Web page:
Does Your Child Need a Personal Trainer?

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Personal training isn't just for celebrities anymore...in fact, it isn't just for adults anymore. More and more parents are hiring personal trainers to work with their kids to help them stave off a major problem we're seeing lately: Childhood obesity.

Some statistics show that about 30% of children ages 6 to 11 are overweight while about 15% are obese. With PE classes on the decline, it's no surprise that many parents are turning to personal trainers for help.

If you're looking for ways to get your kids more active, is personal training the answer?

Personal Training for Kids

One reason parents are turning to personal trainers is to help their kids excel at sports. Personal trainers with experience and education in youth sports can help kids with their speed, agility, balance, and performance while helping them avoid injuries.

Another major reason, of course, is help in managing weight problems. It's harder and harder for us to know how to lose weight as adults, which makes it even more challenging when it comes to helping our kids.

How much exercise do they need and, if they're not into physical activity, how can you encourage them without making it a demand?

First, the decision to hire a personal trainer should be up to both of you. One thing we do know is that getting kids and teens to exercise can be tough...forcing your child into a type of activity or exercise he doesn't like can backfire and not every child will enjoy working with a personal trainer.

It's best to sit down and talk to him or her and see if there's any interest there. If there is, learning just what a good trainer can do for you and your child is your next step.

One of the major benefits of hiring a trainer is that he or she can help your child find activities he or she might enjoy.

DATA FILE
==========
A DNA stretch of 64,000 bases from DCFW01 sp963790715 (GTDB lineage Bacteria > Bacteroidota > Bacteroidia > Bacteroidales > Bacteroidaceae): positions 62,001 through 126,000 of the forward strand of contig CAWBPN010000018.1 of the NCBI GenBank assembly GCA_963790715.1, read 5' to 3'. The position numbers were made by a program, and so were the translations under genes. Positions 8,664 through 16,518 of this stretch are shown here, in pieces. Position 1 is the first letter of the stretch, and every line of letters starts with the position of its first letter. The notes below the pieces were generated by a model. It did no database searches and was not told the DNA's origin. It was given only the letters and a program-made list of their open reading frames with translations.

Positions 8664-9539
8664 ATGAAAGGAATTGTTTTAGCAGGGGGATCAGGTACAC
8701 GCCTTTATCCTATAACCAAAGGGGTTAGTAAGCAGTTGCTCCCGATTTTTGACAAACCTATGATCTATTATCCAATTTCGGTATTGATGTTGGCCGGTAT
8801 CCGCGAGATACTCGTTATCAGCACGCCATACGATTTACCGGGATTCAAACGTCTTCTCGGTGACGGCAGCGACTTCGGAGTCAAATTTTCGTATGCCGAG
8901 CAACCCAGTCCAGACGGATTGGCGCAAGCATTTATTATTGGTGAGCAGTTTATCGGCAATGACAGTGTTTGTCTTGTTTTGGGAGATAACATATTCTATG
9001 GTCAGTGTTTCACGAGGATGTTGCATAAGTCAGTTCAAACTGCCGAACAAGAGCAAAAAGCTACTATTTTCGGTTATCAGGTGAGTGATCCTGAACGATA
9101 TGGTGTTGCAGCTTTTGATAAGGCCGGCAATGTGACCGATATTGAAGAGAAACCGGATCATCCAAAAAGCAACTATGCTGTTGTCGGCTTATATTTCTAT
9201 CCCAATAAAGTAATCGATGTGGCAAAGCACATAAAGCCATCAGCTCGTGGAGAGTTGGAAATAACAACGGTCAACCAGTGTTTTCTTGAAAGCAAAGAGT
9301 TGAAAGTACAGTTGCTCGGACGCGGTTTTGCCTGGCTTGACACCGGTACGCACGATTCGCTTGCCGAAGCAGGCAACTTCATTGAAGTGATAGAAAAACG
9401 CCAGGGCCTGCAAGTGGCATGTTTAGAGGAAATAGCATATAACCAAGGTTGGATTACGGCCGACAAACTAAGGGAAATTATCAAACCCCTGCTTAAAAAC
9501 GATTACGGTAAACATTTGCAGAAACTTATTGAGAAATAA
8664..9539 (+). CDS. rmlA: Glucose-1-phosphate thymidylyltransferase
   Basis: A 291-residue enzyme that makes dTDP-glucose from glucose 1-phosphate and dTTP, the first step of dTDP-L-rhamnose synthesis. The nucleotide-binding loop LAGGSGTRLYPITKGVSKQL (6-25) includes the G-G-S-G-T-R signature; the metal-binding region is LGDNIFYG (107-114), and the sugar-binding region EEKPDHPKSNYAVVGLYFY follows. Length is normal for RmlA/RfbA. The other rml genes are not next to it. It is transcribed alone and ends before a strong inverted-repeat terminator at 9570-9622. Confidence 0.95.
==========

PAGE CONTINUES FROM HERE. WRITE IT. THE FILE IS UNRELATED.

That's the real key to getting kids to exercise. If it feels like a chore, they're not going to do it.

A good trainer can teach your child the right way to exercise for his or her age and goals. A trainer can also teach your child how to lift weights, which has a number of benefits for kids and teens. You may think you have to be an adult to lift weights, but weight training can give your child:

  • More strength
  • Protection from injuries
  • Better health
  • Higher self-esteem and confidence

A trainer can help determine what your child is capable of and teach your child how to exercise safely, effectively, and most importantly, how to have some fun so these habits stick into adulthood.

Other reasons you may want your child to work with a trainer are:

  • Sports specific training. Athletes often need specialized training and kids who want to pursue sports may want or need help from a professional to strengthen their bodies, increase their power and endurance and protect them from injuries.
  • Guidance for exercise. You may feel at a loss if your child wants to exercise or lift weights and you're not sure you have the expertise to show them what to do. If that's the case, the right personal trainer can help you set up a good program that fits your child's age, goals, and fitness level.
  • Dislike of organized sports or group fitness. Some kids may not like typical PE or sports, but still want to get in shape. Working one-on-one with a trainer can be a safe environment for them to get fit and strong without feeling self-conscious.

Choosing a Personal Trainer

When choosing a personal trainer for your child, make sure that he or she has:

  1. A nationally recognized and accredited personal training certification and/or a degree in an exercise-related field.
  2. Experience and education working with kids and/or teens. There are specific certifications that focus on kids, such as the Youth Specialist Certification offered by ACE or the Youth Exercise Specialist Certification offered by NASM.
  1. A certification in CPR and First Aid.
  2. A plan to deal with any kind of emergencies or injuries. 
  3. Requirements for a health screening and, possibly, a doctor's release before beginning training. If your child is under 18, that trainer should have you sign a waiver that you understand the benefits and risks of exercise.
  4. A list of emergency information such as allergies, medications and emergency contacts.
  5. Plans to track workouts and keep charts of progress.
  6. Liability insurance.
  7. A personality that works well with your child.

When it comes to taking care of your child's health, fitness and quality of life there are any number of things you can do to support them. Personal training is just one more option you have for managing weight problems and teaching your child how to live a healthy life. 

Source:

Childhood Obesity Facts. Centers for Disease Control and Prevention. https://www.cdc.gov/obesity/data/childhood.html. Published April 10, 2017.

Digate N. Training Kids & Adolescents. IDEA Fitness Journal. May 2006.

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